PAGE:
Friday, September 30, 2011

Thank You for Being a Friend (and the jeans fit)

Spent the day feeling like a crummy writer and hopeless and worthless and all those "-less" adjectives. Thought about hanging up my laptop. Thought about switching hobbies to ... something else. Maybe housework or weed pulling. (Okay. That's a lie.)


I was scrolling through my blog roll and came across Joyce DiPastena's September Blog hop and noticed she was giving away a copy of my book Delicious Conversation as a prize and she had scores of entries of ladies *wishing* to win that book. They said things in their entries like, "Who wouldn't want to read about romance and chocolate." Et cetera.

And someone called Judy was the winner. Congratulations, Judy! I hope you enjoy the story!

And suddenly the clouds parted and a ray of sunshine shone through.

There are the ups and downs of writing and getting published and being a creative person. (Not that I'd necessarily ever describe myself that way.) It's probably pretty universal to get bummed when in the querying process. Rejection--not that great for the old ego, right? Seriously, I feel really lucky and blessed to have friends who happen to support me just when I find myself getting down.

Now, to return the compliment, I'd be ungrateful if I didn't give a little plug for my friend Joyce's writing. She has a style all her own, in that she writes Medieval Romance. She's a scholar, and the research that goes into her books is exhaustive and you can just feel the love she has for the period and the characters pulsating off the pages she writes. She includes a bibliography at the end of each book of the sources she researched for the story, and the romance is sweet but still compelling. Love it.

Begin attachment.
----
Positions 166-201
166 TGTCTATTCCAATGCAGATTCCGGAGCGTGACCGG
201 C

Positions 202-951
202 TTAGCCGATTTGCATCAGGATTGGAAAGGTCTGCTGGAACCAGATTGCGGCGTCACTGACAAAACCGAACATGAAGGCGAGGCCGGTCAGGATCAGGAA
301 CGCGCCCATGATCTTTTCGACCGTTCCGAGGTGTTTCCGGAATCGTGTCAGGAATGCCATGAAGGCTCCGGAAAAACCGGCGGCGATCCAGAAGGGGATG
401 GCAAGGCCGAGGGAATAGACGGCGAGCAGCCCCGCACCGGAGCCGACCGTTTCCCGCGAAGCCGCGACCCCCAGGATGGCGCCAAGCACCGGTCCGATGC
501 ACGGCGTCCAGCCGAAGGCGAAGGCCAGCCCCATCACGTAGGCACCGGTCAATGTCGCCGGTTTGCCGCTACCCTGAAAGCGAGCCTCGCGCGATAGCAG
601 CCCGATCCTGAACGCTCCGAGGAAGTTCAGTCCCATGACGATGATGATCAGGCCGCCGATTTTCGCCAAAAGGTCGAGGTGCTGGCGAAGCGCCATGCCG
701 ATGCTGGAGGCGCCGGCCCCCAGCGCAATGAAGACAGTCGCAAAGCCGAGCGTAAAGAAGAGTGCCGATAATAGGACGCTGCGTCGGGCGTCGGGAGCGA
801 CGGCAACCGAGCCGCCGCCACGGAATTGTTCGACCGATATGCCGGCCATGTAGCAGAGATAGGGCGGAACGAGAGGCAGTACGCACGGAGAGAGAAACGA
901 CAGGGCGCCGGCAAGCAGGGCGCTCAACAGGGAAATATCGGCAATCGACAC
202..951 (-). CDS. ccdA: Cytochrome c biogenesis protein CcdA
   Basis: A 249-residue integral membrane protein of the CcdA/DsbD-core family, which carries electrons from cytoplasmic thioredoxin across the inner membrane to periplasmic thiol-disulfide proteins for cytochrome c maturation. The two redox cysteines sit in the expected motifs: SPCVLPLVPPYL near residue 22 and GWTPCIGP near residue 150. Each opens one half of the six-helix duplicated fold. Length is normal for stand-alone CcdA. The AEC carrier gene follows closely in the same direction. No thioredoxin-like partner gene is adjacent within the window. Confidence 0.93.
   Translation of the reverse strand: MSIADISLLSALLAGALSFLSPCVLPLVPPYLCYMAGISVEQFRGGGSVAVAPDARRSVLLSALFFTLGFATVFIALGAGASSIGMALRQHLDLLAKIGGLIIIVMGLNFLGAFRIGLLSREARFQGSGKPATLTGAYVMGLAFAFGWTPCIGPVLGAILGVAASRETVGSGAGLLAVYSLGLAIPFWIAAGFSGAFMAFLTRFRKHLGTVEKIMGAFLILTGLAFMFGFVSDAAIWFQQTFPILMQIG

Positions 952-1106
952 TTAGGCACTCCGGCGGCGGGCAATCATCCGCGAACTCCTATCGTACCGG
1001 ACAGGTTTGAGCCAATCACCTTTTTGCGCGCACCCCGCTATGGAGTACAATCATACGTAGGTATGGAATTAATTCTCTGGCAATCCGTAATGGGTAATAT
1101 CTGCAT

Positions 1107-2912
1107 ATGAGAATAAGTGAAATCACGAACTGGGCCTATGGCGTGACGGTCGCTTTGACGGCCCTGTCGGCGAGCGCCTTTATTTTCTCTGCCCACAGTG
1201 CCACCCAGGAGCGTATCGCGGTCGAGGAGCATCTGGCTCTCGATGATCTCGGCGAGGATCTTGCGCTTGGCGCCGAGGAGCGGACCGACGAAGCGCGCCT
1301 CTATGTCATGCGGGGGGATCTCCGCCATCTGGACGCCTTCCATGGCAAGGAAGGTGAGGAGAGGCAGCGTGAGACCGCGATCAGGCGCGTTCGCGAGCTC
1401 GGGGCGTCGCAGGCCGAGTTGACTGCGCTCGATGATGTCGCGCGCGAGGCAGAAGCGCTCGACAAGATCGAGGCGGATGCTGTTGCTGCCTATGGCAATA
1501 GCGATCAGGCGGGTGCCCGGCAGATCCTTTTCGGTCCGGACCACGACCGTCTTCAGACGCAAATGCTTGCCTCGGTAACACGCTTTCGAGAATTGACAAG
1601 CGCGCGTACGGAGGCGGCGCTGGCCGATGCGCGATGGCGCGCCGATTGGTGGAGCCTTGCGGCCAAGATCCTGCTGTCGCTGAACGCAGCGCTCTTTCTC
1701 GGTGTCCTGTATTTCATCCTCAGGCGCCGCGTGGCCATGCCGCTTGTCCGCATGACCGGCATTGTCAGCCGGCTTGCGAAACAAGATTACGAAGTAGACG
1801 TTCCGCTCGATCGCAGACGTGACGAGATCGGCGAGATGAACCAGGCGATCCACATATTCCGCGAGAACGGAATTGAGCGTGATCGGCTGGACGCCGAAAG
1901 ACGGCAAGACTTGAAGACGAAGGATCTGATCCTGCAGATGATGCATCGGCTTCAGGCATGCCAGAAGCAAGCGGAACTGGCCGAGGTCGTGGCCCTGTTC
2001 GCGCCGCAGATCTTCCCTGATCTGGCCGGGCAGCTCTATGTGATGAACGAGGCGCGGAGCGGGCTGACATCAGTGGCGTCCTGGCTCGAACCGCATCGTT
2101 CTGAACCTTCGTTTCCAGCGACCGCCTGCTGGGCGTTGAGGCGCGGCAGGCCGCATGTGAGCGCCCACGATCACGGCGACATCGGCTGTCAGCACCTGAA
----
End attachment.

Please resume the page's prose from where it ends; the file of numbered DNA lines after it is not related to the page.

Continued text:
Joyce, thank you. You brought me back from the bummers.

I think I'll go have a gummy Vitamin D berry to celebrate. (Since I'm STILL curbing the sugar, if you don't count the three pieces of cinnamon coffee cake I downed yesterday at the family get together. Family get togethers are my nemesis. But my skinny jeans fit. No, they don't get tapered at the ankle, I am talking the JEANS that fit when my weight is DOWN. So, yeah. Back to the gummies!) And if the writing success (or lack thereof) isn't something to smile about, the skinny jeans are.

Tuesday, September 27, 2011

Shame on Me (and fantastic smoothies)

So, I tried to post my last blog to Facebook, but it flagged me. It wouldn't allow me to post because my blog had been determined to be




Therefore, I would like to apologize right now to any readers of this blog if they have been harmed or spammied in any way.
Speaking of Spam, that's good stuff. There's a Hawaiian restaurant in town, Kainoa's, that serves it with rice and barbecue sauce and macaroni salad. They also make the best smoothie EVER. There are 4 or 5 choices of smoothies on the menu, but the one called Kickin' Kaleo is beyond delicious. And possibly sugar free. Okay, not, but I'm telling myself it's fruit.

Meanwhile, I'm querying my fool head off. It's a weird mix of exhilaration and demoralization. Pressing forward.

Thursday, September 22, 2011

E-Publishing! (and a new Pretend Health Food)

It's an e-publishing-palooza here today.